Banks received a reprieve in the House version of a transportation bill passed last week, but the Federal Reserve would take the hit instead.
The House bill would pay for highway spending by liquidating an account at the Fed meant to protect the central bank from the possibility of losses.
Doing so would hurt the central bank as well as taxpayers, in the Fed's view.
"Using the resources of the Federal Reserve to finance fiscal spending sets a bad precedent," a representative for the Fed told the Washington Examiner. "It infringes on the independence of the central bank and weakens fiscal discipline."
The provision tapping the fund replaced two provisions for raising funds at the cost of banks. One would have cut the dividends paid by the Fed to certain member banks, which are required to own stock in the Fed. Another would have diverted fees paid to the government-sponsored enterprises Fannie Mae and Freddie Mac for insuring mortgage-backed securities.
"We support any approach that keeps the dividend in place," said James Ballentine, the American Bankers Association's executive vice president of congressional relations and political affairs. "This overwhelming vote in the House is a clear indication that members on both sides of the aisle understand that arbitrarily altering the Federal Reserve dividend is bad public policy."
The amendment, from House Financial Services committee member Randy Neugebauer, R-Texas, spared banks over a certain size from seeing the dividend on their stock in the Fed cut from 6 percent to 1.5 percent. But at the same time, it could cause trouble for the Fed if the Senate passes it.
The amendment would liquidate the surplus capital account of the Federal Reserve System, which currently amounts to $29.3 billion.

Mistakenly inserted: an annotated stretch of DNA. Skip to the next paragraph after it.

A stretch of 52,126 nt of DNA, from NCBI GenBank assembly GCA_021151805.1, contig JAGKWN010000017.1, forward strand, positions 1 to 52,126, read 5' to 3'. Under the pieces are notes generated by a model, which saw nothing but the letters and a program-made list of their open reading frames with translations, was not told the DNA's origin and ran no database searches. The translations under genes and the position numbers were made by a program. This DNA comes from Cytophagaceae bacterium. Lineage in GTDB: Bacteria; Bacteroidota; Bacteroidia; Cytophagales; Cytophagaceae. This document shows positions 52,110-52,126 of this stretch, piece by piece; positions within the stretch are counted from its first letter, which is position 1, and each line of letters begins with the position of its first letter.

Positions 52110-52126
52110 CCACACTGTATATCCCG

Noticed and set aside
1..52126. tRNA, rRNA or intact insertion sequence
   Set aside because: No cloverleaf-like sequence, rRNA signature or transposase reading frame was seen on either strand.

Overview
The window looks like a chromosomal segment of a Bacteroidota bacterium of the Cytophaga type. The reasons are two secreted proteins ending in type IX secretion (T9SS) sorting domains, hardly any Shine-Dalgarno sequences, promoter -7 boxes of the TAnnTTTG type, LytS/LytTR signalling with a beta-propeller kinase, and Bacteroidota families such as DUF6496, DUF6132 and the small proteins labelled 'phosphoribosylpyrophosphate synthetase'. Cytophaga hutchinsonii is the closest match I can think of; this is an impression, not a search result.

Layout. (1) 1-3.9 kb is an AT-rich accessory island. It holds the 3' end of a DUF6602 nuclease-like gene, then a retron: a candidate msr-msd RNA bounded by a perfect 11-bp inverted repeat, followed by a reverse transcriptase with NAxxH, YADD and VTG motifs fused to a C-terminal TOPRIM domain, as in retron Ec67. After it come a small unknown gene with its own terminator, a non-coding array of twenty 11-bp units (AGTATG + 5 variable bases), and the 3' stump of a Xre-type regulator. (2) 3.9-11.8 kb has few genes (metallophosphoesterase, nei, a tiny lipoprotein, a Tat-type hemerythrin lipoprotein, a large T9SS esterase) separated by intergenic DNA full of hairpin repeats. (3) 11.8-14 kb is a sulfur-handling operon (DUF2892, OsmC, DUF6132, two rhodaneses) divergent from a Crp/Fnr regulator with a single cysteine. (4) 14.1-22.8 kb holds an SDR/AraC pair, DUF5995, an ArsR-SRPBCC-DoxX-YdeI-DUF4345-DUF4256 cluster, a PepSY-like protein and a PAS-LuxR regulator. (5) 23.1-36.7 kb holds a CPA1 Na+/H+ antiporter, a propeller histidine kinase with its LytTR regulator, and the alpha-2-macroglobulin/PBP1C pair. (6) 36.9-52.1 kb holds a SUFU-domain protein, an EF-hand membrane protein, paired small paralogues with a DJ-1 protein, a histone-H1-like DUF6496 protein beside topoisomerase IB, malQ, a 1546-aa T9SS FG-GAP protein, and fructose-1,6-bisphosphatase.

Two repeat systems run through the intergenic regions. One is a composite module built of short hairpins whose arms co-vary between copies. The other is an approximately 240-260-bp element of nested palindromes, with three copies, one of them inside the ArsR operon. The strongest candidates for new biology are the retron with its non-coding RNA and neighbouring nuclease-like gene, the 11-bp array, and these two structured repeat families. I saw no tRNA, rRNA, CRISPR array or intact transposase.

The account is an arcane feature of the Federal Reserve System, which is both a government agency and a government-chartered independent central bank.
Private-sector banks that are part of the system are required to buy stock in the 12 regional banks that make up the Fed. They receive dividends, but don't otherwise make profits that the Fed might make on its $4.5 trillion portfolio.
Instead, the Fed remits profits to the Treasury. In 2014, it sent nearly $97 billion to taxpayers.
Because it can always create new reserves, the Fed is not in danger of losing money and having to look to taxpayers or its shareholders for a bailout.
Nevertheless, significant losses for the Fed could pose a few problems, including the appearance of creating reserves to finance those losses. Such a maneuver could threaten the credibility of the Fed's commitment to stable prices, Carnegie Mellon economist Marvin Goodfriend noted in a piece written last year for Economic Policies for the 21st Century, a conservative think tank.
In the same article, Goodfriend recommended that the Fed boost its surplus capital to $100 billion to prepare for possible losses that could come about as it moves to raise interest rates and normalize its swollen balance sheet.
Nevertheless, drawing down the Fed's surplus capital account is attractive for Congress because it provides a quick fix to the problem of how to pay for transportation spending without raising the gasoline tax.
Liquidating it would not have an effect on the government's fiscal standing, a 2002 Government Accountability Office analysis concluded.
Doing so would create a one-time boost of revenues, the GAO said, but "would have no significant long-term effect on the budget or the economy."
The effect would be negligible because, while the liquidation of the account would boost revenues in the short-term, it would lead the Fed to give smaller profits to the Treasury in the future.
Whatever the fiscal effects of the maneuver, the Fed does not want to be drawn into Congress' budget disputes.
"Some recently have proposed that the Fed be used to provide revenue to fund specific government initiatives, which amounts to quasi-fiscal policy, that is using Fed revenues to finance expenditures that should be paid for with taxes," Fed Vice Chairman Stanley Fischer said at a speech in Washington Wednesday night. "This has manifold implications not only for central bank independence as well as for the quality of fiscal policy decisions."
Aaron Klein, director of the Financial Regulatory Reform Initiative at the Bipartisan Policy Center, agreed that it was "unwise" to use the account to fund highway spending.
"The Federal Reserve is not Congress's piggy bank to use to fund the topic de jour — even when it comes to making wise investments like those in infrastructure," Klein said in an email. "We should instead have some public discussion, debate, analysis over what the surplus account is meant for and what its appropriate level is."